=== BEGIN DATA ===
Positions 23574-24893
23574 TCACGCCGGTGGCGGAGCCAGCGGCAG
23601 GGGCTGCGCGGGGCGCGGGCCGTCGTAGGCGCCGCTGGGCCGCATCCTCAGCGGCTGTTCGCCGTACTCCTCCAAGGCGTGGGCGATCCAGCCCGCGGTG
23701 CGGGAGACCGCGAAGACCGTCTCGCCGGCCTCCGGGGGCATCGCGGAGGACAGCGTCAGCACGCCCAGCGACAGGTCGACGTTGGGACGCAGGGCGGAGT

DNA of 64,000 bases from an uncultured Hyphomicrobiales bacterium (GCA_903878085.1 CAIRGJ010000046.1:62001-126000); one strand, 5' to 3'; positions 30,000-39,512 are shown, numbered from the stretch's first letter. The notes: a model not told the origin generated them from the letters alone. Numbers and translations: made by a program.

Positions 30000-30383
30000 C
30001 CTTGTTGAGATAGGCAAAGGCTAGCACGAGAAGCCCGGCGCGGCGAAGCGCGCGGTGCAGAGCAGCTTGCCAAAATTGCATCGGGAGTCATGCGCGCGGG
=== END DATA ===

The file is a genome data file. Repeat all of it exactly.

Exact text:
Positions 23574-24893
23574 TCACGCCGGTGGCGGAGCCAGCGGCAG
23601 GGGCTGCGCGGGGCGCGGGCCGTCGTAGGCGCCGCTGGGCCGCATCCTCAGCGGCTGTTCGCCGTACTCCTCCAAGGCGTGGGCGATCCAGCCCGCGGTG
23701 CGGGAGACCGCGAAGACCGTCTCGCCGGCCTCCGGGGGCATCGCGGAGGACAGCGTCAGCACGCCCAGCGACAGGTCGACGTTGGGACGCAGGGCGGAGT

DNA of 64,000 bases from an uncultured Hyphomicrobiales bacterium (GCA_903878085.1 CAIRGJ010000046.1:62001-126000); one strand, 5' to 3'; positions 30,000-39,512 are shown, numbered from the stretch's first letter. The notes: a model not told the origin generated them from the letters alone. Numbers and translations: made by a program.

Positions 30000-30383
30000 C
30001 CTTGTTGAGATAGGCAAAGGCTAGCACGAGAAGCCCGGCGCGGCGAAGCGCGCGGTGCAGAGCAGCTTGCCAAAATTGCATCGGGAGTCATGCGCGCGGG